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Reviewed: Aopen AK72
Author: Michael Ahlf       Date: November 1st, 2000
Page: 2

The AK-72 gives its users a decent amount of expansion options. The full system contains an AGP slot capable of 4X performance, 3 slots for your PC133 DIMMs, 4 dedicated PCI slots, one PCI/ISA hybrid (either-or) slot, and a bottom slot taken up by one of those ridiculous looking and largely useless AMR things. It also has AC '97 onboard sound, an ATA66 connection for primary IDE, and a secondary IDE interface. The motherboard also supports the now-traditional input fun options like wake-on-lan. USB users will be happy to know there are 4 USB slots, two right off the back and two requiring a separate mounting (the empty spot on my case where an all-in-one motherboard would put its joystick connector turned out to be a perfect spot).

To take stock, let's look first at the expansion slots. The internals of the board allow users to hook up their hard drive, floppy drive, CD-ROM, and two other devices. In my case, I was fully covered already: I run 17 GB of H/D space in a 13GB and 4GB drive, one CD-ROM for normal use, an HP CDRW, and of course the floppy drive. The AGP slot went immediately to my Elsa Gladiac, a PCI slot to my LAN card and SB Live each, the ISA slot to my modem, and the AMR slot to my SB Live daughtercard (finally, a use for those silly AMR slots!). That left me with two PCI slots left; if I ever get a DVD decoder card or something else, I'll have the space.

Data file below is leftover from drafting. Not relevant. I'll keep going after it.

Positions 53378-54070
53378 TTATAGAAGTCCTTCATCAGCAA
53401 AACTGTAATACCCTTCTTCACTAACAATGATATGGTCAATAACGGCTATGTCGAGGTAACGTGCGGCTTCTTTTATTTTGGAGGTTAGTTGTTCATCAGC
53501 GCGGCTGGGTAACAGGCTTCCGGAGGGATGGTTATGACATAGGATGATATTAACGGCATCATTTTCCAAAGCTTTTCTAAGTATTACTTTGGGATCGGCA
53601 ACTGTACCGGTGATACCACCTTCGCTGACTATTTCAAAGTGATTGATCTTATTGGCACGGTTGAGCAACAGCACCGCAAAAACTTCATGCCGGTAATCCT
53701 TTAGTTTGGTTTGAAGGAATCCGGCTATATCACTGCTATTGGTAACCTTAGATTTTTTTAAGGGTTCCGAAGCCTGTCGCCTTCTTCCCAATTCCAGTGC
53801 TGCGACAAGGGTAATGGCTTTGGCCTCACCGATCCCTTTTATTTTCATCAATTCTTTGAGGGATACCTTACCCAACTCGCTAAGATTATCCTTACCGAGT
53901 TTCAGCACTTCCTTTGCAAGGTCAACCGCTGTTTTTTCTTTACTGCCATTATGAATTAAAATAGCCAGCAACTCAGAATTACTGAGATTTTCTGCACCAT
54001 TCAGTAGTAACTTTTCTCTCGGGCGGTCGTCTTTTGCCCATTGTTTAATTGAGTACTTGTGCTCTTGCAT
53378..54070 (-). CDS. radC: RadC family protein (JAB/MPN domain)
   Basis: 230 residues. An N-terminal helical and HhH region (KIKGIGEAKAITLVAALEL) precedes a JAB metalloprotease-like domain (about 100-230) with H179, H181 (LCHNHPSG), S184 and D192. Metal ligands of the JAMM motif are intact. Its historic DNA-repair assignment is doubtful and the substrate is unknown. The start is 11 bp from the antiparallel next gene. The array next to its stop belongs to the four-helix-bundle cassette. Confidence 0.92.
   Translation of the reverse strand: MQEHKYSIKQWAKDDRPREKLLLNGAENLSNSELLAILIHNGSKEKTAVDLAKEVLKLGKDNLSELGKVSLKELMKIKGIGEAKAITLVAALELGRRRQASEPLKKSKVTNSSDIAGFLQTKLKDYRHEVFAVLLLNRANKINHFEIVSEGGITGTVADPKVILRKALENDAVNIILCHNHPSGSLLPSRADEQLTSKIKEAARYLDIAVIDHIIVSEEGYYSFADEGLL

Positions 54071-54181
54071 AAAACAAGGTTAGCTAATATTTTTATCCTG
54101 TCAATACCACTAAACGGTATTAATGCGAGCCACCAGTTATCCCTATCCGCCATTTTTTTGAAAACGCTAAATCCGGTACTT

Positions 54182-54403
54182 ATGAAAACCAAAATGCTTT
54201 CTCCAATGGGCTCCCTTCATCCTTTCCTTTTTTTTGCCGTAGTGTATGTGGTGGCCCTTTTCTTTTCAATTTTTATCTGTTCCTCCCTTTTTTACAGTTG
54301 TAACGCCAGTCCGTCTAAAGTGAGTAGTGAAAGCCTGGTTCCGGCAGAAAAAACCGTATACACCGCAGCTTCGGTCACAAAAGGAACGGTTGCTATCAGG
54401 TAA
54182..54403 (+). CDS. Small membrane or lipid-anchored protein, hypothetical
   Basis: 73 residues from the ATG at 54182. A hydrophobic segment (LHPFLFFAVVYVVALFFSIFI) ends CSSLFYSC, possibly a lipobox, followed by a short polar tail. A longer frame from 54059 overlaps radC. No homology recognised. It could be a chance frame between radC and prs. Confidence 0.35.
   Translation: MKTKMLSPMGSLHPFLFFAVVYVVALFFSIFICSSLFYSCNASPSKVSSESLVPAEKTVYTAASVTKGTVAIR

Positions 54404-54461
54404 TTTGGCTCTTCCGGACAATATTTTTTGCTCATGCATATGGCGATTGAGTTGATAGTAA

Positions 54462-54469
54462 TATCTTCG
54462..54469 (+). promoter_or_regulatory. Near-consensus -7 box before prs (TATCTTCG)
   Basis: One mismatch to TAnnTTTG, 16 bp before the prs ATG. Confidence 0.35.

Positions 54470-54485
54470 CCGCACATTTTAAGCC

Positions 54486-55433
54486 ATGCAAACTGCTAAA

The next step was to plug in my RAM and processor; I dropped in my RAM with no problem, then slid in my Athlon and hit a snag. The power connection for the Athlon's cooling fan is located a bit too close to the CPU slot, and so I had to do some fast work since my heatsink was of the tall variety. While AOpen claims that no cooling fan should be necessary for the Athlon, I thought differently (especially being located in Texas) and so definitely wanted that thing to stay put and keep my CPU cool. For those who like monster cooling solutions, this isn't the motherboard for you. Thankfully however, this turned out to be the ONLY misplaced item on the motherboard: everything else is at least well placed.

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Added:  Wednesday, November 01, 2000
Reviewer:  Michael Ahlf
Page: 2/5

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